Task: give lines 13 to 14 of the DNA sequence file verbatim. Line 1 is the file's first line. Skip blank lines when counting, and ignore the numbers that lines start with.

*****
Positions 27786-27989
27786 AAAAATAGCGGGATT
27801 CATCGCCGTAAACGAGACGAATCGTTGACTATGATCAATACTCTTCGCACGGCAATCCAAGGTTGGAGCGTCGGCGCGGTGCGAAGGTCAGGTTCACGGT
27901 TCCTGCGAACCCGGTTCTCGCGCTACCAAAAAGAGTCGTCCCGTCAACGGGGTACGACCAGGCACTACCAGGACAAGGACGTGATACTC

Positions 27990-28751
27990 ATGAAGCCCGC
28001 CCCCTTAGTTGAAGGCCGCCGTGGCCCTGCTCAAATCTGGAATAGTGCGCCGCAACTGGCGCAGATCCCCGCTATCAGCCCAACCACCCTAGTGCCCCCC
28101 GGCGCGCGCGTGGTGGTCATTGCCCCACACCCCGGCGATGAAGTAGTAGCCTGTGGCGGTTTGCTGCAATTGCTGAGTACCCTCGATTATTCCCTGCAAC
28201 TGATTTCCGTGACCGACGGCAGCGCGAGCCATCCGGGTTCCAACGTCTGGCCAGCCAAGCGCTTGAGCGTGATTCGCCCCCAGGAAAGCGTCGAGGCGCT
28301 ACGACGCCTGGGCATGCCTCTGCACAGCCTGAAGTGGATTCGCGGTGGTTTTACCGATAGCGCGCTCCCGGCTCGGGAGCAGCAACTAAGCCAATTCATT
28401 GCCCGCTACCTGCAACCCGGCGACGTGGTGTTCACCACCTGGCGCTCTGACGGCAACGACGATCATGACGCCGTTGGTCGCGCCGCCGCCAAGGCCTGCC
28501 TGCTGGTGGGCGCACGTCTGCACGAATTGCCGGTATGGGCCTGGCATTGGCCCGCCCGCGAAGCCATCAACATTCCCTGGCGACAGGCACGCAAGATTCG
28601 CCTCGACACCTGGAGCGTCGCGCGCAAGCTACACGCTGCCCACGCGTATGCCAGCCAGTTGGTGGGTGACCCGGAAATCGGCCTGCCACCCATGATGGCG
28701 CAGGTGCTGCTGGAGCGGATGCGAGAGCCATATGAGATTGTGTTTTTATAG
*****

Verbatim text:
28601 CCTCGACACCTGGAGCGTCGCGCGCAAGCTACACGCTGCCCACGCGTATGCCAGCCAGTTGGTGGGTGACCCGGAAATCGGCCTGCCACCCATGATGGCG
28701 CAGGTGCTGCTGGAGCGGATGCGAGAGCCATATGAGATTGTGTTTTTATAG